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As of Monday, changes in the unemployment benefits that many Macon County citizens receive went into effect. The new law cuts off extended federal benefits in an attempt to pay off some of North Carolina's $2.5 billion debt in unemployment claims.

North Carolina has the third highest debt in the country behind New York and California and is ranked fifth in unemployment nationally. Lawmakers opted to change aspects of the unemployment compensation laws to try and get a handle on the massive debt to the federal government. Legislation passed and the Governor signed the bill that would reduce the time that citizens can receive compensation from 26 weeks to 19 weeks, as well as reduce the amount being paid out from a maximum of $535 to $350.


The saga of the Duke Energy rate hikes will continue when the North Carolina Utilities Commission hears expert testimony on July 8 in Raleigh.

Two weeks ago, Duke proposed a settlement of an overall 4.5 percent rate increase that will grow to 5.1 percent in two years, about half of what was originally requested. The higher rate would result in an increase in residential power bills, averaging about $7 a month.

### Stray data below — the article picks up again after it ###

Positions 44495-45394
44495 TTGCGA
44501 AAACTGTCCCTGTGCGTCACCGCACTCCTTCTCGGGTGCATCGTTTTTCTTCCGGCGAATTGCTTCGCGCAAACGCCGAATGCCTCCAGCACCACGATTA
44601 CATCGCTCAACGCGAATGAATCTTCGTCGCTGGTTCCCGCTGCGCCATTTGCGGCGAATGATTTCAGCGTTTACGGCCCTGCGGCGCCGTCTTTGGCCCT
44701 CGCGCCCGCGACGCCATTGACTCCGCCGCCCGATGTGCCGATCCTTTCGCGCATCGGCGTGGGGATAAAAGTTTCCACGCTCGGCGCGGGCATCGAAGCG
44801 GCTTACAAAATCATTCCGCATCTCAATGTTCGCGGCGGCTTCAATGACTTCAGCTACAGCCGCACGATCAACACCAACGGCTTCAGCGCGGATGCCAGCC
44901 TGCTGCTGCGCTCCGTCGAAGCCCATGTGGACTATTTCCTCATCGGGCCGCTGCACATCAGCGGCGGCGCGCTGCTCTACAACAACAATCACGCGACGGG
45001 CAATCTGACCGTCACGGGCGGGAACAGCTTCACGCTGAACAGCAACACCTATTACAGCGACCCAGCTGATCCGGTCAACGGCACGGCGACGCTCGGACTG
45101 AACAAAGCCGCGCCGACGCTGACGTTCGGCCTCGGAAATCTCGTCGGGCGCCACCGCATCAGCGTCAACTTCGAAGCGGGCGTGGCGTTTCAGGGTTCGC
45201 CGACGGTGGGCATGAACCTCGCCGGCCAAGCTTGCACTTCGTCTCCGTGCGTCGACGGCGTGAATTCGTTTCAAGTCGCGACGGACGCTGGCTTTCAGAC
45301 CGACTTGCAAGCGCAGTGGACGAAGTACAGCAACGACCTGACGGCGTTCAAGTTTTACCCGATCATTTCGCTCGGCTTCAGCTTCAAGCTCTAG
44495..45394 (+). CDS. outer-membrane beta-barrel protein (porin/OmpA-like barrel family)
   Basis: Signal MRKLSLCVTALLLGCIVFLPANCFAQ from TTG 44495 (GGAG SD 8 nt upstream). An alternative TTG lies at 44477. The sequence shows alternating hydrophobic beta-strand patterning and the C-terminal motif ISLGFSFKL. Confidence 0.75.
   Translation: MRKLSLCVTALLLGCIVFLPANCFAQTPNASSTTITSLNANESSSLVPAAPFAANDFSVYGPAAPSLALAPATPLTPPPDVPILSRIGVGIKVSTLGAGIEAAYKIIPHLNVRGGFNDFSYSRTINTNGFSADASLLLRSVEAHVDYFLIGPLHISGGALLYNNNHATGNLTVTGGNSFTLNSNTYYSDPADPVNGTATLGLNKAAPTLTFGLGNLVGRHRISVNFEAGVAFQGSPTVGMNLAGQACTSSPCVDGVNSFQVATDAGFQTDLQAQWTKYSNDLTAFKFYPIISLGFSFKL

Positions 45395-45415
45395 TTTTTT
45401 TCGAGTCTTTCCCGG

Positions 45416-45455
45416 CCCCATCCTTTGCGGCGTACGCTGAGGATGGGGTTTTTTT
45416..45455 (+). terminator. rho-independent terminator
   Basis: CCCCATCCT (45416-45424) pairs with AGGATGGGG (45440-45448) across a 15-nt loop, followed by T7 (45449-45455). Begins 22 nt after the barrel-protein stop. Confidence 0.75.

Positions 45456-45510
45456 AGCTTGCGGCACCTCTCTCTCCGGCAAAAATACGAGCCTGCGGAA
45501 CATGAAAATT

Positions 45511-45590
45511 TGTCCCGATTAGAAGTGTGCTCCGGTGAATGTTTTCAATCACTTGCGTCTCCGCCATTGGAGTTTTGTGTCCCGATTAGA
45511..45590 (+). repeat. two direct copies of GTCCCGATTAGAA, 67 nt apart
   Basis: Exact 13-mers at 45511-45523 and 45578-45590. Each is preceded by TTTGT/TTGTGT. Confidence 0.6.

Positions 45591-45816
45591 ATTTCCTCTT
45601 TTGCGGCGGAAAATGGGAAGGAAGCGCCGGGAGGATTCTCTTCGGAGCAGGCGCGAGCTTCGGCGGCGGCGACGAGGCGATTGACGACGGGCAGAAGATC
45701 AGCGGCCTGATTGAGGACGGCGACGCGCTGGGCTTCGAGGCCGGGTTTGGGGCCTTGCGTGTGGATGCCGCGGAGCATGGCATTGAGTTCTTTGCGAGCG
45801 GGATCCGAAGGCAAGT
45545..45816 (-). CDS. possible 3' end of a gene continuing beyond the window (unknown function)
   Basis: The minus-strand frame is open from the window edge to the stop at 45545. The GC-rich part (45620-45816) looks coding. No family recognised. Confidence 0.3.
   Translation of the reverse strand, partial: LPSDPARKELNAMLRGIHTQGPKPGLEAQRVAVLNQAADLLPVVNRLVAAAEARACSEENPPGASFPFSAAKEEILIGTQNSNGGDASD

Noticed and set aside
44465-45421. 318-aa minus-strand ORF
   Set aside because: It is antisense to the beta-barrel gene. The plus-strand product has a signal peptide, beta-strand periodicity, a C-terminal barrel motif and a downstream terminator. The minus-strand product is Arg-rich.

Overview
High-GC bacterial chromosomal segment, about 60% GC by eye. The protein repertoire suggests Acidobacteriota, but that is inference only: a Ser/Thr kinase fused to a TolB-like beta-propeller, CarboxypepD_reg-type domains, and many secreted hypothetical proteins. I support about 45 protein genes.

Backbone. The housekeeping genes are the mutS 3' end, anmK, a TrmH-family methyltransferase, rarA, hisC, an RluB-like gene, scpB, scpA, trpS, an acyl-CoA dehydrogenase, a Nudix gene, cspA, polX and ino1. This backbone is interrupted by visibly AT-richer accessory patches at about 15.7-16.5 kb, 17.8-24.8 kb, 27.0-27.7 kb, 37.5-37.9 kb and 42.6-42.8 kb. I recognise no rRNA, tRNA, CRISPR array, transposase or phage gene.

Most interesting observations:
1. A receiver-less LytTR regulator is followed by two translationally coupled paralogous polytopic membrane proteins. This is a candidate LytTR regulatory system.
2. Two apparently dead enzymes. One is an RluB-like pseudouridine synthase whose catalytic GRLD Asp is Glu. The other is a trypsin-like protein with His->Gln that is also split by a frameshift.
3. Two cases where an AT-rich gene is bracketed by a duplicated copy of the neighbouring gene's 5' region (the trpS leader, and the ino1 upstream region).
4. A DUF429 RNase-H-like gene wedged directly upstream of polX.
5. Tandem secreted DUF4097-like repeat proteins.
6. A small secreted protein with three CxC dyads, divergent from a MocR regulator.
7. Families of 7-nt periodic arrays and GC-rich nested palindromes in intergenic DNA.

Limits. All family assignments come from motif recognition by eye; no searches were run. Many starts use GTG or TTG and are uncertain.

Granting Progress Energy a 7.5 percent increase in power bills while many North Carolinians are struggling to make ends meet is wrong, Attorney General Roy Cooper said Monday.

“Many people are already hard pressed to pay their bills, and now isn’t the time to ask them to pay more so utilities can make a bigger profit,” Cooper said.

Cooper filed Monday, July 1, with the N.C. Supreme Court to appeal the rate hike by Duke Energy Progress, formerly Progress Energy, which was approved in May by the North Carolina Utilities Commission. Cooper had previously opposed the rate increase before the Commission.


It seems fitting that the section of Highway 107 from the Grassy Creek Road area be proclaimed the Orville and Kent Coward Highway by the North Carolina Department of Transportation (NCDOT).

Members of the Coward-Hooper family, the Coward brothers’ mother was a Hooper, settled, homesteaded and ultimately owned more than 1, 000 acres of the property along the present Highway 107. The Coward-Hooper property at one time stretched from the Moody Bridge up the Tuckaseegee River to Cashiers Township and to the top of Big Ridge. In the ensuing 150 years, the land has been home to family members, sold off for public use or considered for cultural and historical benefit.


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